Question: I recently put my 10-year-old daughter on an airplane from Southern California to New Jersey. Because she was flying alone, I checked in with Continental Airlines numerous times after booking the flight to ensure she would be cared for. I asked specifically if there would be television on the fight and was assured there would be. But a credit card was required for the television, so she had nothing to do for six hours. No attendant checked on her to notice this. I paid the unaccompanied minor fee on top of the already expensive ticket because I thought it would ensure special care. What exactly was the $200 fee for, if not to take care of the child on the flight?
Judy DeVine, Newport Beach
Answer: Here's what Continental said in its official response: "Continental collects a charge for unaccompanied minors to cover the extra care and service provided to children traveling alone. Children traveling alone receive personal escorts during all points of their travel."
Here's a bigger clue to what you can expect: "Airlines try to do everything necessary to make your child's trip safe and comfortable. However, you should understand that unaccompanied-minor services do not include constant supervision or entertainment during the flight." You'll find this gem in "When Kids Fly Alone," a publication by the Department of Transportation Aviation Consumer Protection Division. (You can download it — it contains useful information — at airconsumer.dot.gov/pubs.htm.)
If I may read between the lines, that fee doesn't include making sure your child is not bored, especially if cabin personnel are dealing with 200 other passengers who aren't children but may act like them.
Or, said another way, flying has become so stressful and complicated that a parent of a child traveling alone needs to prepare for all sorts of contingencies, from the relatively minor problem of boredom (packing a book or quiet, age-appropriate games or activities) to the relatively major problem of passengers who behave badly. Recent published reports suggest that child molestation may be a greater problem on board than imagined because reporting standards aren't uniform. Continental's website again says that children need to be told to speak up to a uniformed flight attendant if something happens that makes him or her uncomfortable.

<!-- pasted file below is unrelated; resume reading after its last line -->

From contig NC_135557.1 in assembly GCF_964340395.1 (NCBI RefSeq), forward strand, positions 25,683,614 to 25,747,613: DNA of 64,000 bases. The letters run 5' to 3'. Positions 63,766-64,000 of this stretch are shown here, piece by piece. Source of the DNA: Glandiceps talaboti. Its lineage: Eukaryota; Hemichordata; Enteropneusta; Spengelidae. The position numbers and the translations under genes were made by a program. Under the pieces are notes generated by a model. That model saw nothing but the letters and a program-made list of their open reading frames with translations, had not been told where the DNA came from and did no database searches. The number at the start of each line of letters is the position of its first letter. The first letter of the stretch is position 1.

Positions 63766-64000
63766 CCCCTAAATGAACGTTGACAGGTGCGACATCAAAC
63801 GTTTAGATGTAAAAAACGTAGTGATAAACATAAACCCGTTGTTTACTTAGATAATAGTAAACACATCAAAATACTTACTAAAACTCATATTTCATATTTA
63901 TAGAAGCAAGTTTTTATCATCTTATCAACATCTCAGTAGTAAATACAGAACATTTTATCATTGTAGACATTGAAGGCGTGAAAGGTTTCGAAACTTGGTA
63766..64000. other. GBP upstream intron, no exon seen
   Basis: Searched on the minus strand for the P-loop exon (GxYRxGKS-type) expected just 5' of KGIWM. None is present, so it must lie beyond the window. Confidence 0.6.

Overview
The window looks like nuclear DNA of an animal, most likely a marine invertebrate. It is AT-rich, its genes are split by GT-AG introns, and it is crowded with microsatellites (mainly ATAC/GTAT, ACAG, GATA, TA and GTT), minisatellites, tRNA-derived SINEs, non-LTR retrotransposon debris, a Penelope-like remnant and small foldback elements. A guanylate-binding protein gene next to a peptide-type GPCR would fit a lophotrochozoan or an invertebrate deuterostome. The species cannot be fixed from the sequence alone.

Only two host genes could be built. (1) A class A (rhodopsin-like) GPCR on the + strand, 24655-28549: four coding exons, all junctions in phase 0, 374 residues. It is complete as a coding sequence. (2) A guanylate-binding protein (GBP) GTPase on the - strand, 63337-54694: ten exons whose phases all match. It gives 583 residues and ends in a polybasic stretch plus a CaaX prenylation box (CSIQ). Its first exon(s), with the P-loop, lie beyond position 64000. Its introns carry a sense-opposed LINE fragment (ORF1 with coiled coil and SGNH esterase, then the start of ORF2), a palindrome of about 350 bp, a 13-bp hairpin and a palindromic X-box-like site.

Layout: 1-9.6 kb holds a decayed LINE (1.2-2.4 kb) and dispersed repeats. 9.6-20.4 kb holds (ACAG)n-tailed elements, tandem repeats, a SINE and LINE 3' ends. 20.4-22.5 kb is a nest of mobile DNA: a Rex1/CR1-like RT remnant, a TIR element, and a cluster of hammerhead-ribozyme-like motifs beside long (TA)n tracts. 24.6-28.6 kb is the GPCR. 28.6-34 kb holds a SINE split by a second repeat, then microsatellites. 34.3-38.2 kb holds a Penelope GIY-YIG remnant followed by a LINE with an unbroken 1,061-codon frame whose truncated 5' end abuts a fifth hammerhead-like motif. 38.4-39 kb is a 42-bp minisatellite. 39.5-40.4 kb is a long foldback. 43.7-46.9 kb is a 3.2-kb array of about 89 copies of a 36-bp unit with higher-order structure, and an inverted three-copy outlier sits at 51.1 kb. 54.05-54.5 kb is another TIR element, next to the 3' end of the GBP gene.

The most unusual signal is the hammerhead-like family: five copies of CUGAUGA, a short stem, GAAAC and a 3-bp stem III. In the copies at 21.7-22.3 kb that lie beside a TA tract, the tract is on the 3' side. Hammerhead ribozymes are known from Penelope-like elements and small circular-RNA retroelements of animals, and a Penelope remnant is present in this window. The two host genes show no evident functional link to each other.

All of this could be part of a larger conversation with your child about what to expect, said Dr. Joshua Kellman, a child and adolescent psychiatrist in private practice and on the faculty at the University of Chicago. You're not trying to worry the child but to prepare him for the experience, which can be tough even on an adult. "You would want to discuss, 'What do you think it's going to be like with no one you know?' and 'What do you think you're going to want to do during that time?' " Kellman said. "That ought to generate a number of things that the kid can do, but maybe more importantly, I think it prepares the kid for [the trip] mentally so they know what they're getting into."
Before you ever get to that point, Kellman says, assess frankly whether your child is ready to fly alone. There's no real checklist of what Kellman calls "autonomous independent functioning" that is the giant clue to whether your child has the maturity to travel solo. There's no magic age number, either (although airlines rarely allow kids younger than 5 to travel alone). It's something a parent will intrinsically know, Kellman said.
Factoring out your anxieties, if your gut feeling is that your child won't know how to handle an emergency, whether it's stranger danger or a flight that's aborted and lands in Omaha at 9 at night, maybe you should save yourself the unaccompanied minor fee and buy yourself a ticket for the out and the back.
Will it be considerably more expensive than just the ticket and the unaccompanied minor fee? Yes. Will it be inconvenient? Yes. But expense and inconvenience were part of the package that came with your bundle of joy. And it's a small price for peace of mind, especially these days.
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